© Ron Koch

Sports superstar Michael Jordan scores a basket for the Chicago Bulls against the New Jersey Nets.

The influence of Ansel Adams seeped into Koch’s approach to always shooting indoor sports without flash. “Through studying light I can go into any arena; just stick my hand out in the light and tell exactly what I have to do without doing any colour corrections, white checks, white balance or whatever. I don’t believe in strobes; I don’t go into an arena and strobe the place because that’s not natural.”

He adds: “The pictures you get with strobes are nice but you can take someone off the street with no photography knowledge, let them shoot at f/8, and get the same photos. To this day I say ‘What would the photographers do if the strobes went out? Would they know how to switch from daylight to tungsten and what the exact readings were in the arena?’ I did. My saying is ‘If you can see it, you can shoot it’.”

© Ron Koch

Legendary American Football quarterback Joe Namath in action for the New York Jets.

A switch to Canon

Koch originally shot with Pentax gear but then a faulty motordrive unit threatened to prevent him covering an NBA All Star Game in the late 1960s. He reveals: “Luckily a Canon representative was there who loaned me some equipment to shoot at the All Star Game. From that day on I never had a piece of anybody else’s equipment in my hand – that was it!”

Over the years Koch has been supported by Canon USA and its CPS programme in a close working relationship that has spanned many technological advances. He recalls his journey through the Canon SLR camera range. “I owned the Canon AE-1 the F-1, the T90, the EOS 620, and then the EOS-1. From the EOS-1 I went to the EOS 3 and then I went digital. I started my digital work with a D30; then the EOS-1D, the 10D and the 20D; from the 20D I went to the 50D, which I have right now. With the 50D I lock the mirror up and focus manually. I find that the 50D works faster with the mirror locked up than when it’s not. So that gets the speed out of the 50D that way.”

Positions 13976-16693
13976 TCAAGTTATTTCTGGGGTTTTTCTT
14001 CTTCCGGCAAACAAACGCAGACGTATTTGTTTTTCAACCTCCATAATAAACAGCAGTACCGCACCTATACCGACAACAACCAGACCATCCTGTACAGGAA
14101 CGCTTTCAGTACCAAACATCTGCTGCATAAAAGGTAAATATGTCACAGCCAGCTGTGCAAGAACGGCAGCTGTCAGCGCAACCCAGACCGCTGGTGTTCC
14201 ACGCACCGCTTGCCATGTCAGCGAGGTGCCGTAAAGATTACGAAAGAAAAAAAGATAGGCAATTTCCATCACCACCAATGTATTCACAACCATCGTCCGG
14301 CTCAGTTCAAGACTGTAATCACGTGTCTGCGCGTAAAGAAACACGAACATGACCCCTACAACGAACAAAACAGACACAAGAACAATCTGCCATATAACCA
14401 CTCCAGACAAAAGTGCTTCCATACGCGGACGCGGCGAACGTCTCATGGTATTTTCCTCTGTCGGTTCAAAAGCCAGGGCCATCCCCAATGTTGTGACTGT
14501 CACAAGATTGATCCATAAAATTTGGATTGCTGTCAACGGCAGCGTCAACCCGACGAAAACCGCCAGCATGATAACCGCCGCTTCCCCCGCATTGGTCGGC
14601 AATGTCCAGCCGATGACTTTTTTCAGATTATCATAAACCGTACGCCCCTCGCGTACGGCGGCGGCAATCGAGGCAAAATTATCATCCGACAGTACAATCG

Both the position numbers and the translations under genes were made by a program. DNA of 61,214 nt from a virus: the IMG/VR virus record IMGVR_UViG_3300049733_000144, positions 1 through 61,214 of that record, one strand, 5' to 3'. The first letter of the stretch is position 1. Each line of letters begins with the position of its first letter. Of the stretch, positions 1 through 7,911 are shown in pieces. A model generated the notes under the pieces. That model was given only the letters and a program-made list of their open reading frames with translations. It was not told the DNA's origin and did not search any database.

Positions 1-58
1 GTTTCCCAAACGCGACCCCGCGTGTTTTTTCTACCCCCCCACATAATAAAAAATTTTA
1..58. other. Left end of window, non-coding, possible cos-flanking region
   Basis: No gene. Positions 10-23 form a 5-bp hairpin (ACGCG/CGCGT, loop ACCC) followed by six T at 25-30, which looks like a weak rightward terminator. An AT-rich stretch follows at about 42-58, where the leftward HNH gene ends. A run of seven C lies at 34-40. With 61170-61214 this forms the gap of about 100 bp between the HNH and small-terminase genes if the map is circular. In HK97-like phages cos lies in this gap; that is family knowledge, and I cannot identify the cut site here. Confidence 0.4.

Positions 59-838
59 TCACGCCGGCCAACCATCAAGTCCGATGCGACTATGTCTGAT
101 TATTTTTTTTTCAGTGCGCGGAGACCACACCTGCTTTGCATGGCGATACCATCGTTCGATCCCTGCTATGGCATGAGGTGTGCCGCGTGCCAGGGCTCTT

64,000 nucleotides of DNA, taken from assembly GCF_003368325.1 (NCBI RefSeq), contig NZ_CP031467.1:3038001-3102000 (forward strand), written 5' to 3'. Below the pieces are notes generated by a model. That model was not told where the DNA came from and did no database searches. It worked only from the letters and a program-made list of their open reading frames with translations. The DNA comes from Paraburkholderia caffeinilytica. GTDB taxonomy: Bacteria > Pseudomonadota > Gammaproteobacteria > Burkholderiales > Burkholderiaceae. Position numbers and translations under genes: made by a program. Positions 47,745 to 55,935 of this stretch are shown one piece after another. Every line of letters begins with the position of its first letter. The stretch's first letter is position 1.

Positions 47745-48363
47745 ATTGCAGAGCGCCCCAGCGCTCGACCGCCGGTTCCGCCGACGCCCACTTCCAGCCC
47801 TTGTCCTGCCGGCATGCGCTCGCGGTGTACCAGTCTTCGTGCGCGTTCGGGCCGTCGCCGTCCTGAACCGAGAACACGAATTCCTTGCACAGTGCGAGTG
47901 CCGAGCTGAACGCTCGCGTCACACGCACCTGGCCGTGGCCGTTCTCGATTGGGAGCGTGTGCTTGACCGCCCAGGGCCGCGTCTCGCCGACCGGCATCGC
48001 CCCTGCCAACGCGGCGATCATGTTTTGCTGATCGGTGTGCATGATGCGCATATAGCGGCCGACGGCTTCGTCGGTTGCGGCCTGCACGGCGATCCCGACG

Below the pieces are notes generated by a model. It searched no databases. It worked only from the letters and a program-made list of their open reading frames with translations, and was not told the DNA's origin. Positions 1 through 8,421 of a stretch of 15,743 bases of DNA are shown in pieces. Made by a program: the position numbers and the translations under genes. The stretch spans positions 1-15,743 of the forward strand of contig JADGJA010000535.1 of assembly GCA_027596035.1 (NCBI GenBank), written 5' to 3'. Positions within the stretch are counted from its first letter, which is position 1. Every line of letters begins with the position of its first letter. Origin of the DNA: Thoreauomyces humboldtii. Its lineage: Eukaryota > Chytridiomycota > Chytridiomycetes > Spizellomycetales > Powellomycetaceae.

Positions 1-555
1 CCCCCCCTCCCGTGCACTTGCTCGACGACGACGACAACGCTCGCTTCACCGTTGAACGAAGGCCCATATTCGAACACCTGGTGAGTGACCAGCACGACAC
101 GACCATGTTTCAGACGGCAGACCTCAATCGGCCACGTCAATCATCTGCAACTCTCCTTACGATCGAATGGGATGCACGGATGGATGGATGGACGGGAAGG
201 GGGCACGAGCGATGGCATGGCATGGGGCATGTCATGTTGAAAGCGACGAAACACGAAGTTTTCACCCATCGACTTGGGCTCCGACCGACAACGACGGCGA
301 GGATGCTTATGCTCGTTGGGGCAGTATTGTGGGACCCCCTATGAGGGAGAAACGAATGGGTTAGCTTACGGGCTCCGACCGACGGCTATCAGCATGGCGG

As Lead NBA Photographer Koch travelled all over the USA – New York, Portland, Seattle, LA, San Antonio, Houston, Dallas, New Orleans and more – shooting all of the teams in the league and racking up between 150,000 and 200,000 miles every year whilst spending nine months on the road. His deep love for basketball meant he sometimes practiced with the players and he admits: “I developed this sort of anticipation where I could almost think as a ball player and know what they were doing ahead of time before they even did it. That’s what put me ahead of most of the photographers in the game.”   

He adds: “I keep things simple, but in the NBA at one point I was using the Canon High Speed motordrive at 14 frames per second with the Canon F-1. When the NBA had the Slam Dunk contest I could almost get a guy going in and doing the 360 [degrees] ‘Tomahawk Jam’ and not miss any one of his moves. You had to be spot-on; if you were off just a degree the whole thing wouldn’t work.” He adds: “The greatest camera I ever had in my hand was the Canon F-1 High Speed.”

His abilities were featured in a feature in the US magazine ‘Popular Photography’ which highlighted the fact that Koch was shooting indoor basketball action with the Canon EOS-1 SLR and the EF50mm f/1.0L USM lens, using Kodachrome 200 film and a shutter speed of 1/320sec. He recalls: “I was the only one in the NBA that ever shot Kodachrome in an arena without using flash. That [50mm] lens was that good – it opened up a whole new world for photographers that didn’t want to use strobes.”